Briton's house sale money blocked when French bank transfer fails

Heightened security and a loss of personal contact meant his €280,000 savings were stuck in France

Mr Sarti could not resolve his issues through normal channels
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A British man has warned how heightened security and a loss of personal contact with bank managers led to his life savings being stuck in France when he moved to Spain.

Trouble began for Roy Sarti, 81, in February, when he moved to Spain to be closer to his son.

Mr Sarti, who has been a widower for two years, had lived in France since 2003 with his wife. The couple were customers of the Cahors (Lot) branch of Banque Populaire, which had an international department with English-speaking staff. 

"We were happy with the bank,” he said. "There were only a couple of times when we'd had minor problems and they were sorted out quickly and easily."

Heightened security 

However, after the move to Spain he found it impossible to make money transfers. The problem was traced to an error in the phone details held by the bank, which prevented him receiving security codes to his mobile.

He was unable to correct the number via the bank’s website, and subsequent attempts to change it over the telephone were also unsuccessful.

The situation came to a head when Mr Sarti tried moving the bulk of the €280,000 from his French house sale into various foreign accounts.

Despite writing to and emailing the bank, setting out exactly where he wanted the money to go, nothing happened. Phone calls proved similarly futile.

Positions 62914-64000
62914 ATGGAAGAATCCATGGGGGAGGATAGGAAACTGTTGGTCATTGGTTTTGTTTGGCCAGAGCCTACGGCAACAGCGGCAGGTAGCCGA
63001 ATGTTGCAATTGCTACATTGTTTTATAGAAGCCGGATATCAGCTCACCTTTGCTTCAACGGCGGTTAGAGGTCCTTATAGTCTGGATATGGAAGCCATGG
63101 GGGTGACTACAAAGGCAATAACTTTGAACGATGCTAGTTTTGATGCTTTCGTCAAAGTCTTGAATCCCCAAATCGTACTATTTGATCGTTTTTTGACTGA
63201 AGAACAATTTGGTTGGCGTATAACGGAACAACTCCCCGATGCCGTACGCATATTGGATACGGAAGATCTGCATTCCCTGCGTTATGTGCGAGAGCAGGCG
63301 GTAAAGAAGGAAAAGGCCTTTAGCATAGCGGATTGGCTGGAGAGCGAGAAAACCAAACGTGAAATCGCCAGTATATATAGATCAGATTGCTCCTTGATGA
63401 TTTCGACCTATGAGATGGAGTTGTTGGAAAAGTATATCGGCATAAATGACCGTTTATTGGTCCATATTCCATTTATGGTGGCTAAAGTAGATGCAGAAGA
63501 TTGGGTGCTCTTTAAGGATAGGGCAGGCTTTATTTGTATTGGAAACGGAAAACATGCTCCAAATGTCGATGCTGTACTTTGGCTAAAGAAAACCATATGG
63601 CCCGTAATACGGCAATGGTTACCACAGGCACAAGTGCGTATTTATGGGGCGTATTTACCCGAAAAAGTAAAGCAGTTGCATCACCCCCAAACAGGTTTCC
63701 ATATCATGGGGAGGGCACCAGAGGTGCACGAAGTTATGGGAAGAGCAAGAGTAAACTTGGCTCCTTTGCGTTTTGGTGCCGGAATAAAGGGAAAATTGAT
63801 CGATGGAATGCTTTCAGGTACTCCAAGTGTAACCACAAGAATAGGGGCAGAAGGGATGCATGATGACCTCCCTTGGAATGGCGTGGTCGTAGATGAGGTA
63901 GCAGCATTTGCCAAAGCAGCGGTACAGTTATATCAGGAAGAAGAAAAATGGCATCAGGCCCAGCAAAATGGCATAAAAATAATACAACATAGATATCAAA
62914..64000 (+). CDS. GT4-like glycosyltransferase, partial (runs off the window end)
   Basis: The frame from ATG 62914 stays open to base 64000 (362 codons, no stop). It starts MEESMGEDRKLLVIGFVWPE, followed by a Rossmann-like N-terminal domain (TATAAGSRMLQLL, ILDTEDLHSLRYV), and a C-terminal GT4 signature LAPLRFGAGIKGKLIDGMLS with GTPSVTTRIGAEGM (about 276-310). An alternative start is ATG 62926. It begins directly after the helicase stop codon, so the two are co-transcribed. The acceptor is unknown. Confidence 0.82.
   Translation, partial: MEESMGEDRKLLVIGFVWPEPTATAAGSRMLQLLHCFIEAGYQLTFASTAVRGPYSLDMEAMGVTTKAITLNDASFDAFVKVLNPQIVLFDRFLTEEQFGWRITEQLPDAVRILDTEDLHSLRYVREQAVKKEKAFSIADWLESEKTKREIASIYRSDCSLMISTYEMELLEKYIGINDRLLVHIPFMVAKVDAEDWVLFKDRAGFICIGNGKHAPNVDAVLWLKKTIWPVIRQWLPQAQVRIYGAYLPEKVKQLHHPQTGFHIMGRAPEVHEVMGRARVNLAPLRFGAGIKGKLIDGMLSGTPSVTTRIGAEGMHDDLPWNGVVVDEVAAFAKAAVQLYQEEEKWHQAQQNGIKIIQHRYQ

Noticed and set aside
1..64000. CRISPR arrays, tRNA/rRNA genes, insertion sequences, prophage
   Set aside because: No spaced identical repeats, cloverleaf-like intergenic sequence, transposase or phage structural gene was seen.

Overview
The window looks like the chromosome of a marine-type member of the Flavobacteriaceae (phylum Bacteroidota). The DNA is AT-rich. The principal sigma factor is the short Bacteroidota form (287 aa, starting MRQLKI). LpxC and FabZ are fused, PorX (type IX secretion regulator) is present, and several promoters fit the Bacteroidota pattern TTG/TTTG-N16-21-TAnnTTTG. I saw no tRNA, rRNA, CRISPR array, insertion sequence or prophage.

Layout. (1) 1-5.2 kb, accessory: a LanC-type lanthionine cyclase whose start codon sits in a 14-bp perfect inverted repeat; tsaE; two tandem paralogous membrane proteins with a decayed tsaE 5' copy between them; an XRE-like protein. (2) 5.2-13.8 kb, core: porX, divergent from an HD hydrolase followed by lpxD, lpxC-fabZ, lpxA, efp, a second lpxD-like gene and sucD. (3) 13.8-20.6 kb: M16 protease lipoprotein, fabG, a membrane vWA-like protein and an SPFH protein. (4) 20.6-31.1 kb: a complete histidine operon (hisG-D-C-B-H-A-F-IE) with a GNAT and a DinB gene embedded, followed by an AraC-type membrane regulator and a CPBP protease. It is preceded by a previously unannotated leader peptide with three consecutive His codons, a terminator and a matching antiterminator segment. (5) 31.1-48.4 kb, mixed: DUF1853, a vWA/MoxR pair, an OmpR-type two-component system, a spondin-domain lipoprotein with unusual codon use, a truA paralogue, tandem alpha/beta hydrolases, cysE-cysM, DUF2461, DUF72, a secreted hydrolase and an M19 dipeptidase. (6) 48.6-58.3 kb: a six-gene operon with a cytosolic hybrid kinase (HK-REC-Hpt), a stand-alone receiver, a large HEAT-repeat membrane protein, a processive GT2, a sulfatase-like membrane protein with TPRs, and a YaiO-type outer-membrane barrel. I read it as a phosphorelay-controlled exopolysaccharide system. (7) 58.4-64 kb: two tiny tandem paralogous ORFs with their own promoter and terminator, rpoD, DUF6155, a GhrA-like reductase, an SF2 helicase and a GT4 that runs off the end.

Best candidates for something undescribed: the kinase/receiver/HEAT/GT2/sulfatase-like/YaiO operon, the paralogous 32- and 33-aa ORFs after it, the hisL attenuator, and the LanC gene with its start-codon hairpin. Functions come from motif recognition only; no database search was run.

Mr Sarti was dismayed to find himself speaking to staff in the Toulouse regional office, “who would not listen to what I had to say,” rather than his usual contact in Cahors.

“They ended up seeming really hostile and nasty on the phone, and I feared the worst,” he said. “I was really worried that the money, which represents most of my life’s savings, would disappear.”

A key demand from the bank was that he send an electricity bill from the last three months confirming his new address – a common verification procedure in France.

“However, since I am renting a villa in Spain, with utilities included in the rent, I could not produce an electricity bill. I explained this over and over again, but they would not listen and talked over me. I came off the telephone shaking and upset.”

Roy Sarti

Identity documents provided by Mr Sarti included the Spanish equivalent of a carte de sejour, which is only granted after background checks by the Spanish police, and health service paperwork showing the new address.

The bank also lost recipient bank details, so Mr Sarti had to resend these.

A loss of personal contact

After The Connexion contacted Banque Populaire’s owner, Groupe BPCE, for an explanation, Mr Sarti was contacted by telephone within hours and the transfers went through. 

“The woman who contacted me from the bank was someone I have had good dealings with in the past. She explained she had been on holiday, the international division had moved to Toulouse, and she did not know of my problem.

“She sorted it out very quickly,” Mr Sarti said.

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He believes his bad experience could be linked to new anti-money laundering rules, as well as banks losing personal contact with customers.

“Once they found someone with experience and confidence, the problem went away. I would warn people that the old days when bank transfers were painless have gone and you should make sure there is someone senior you know in the bank ahead of time to make sure they go through.”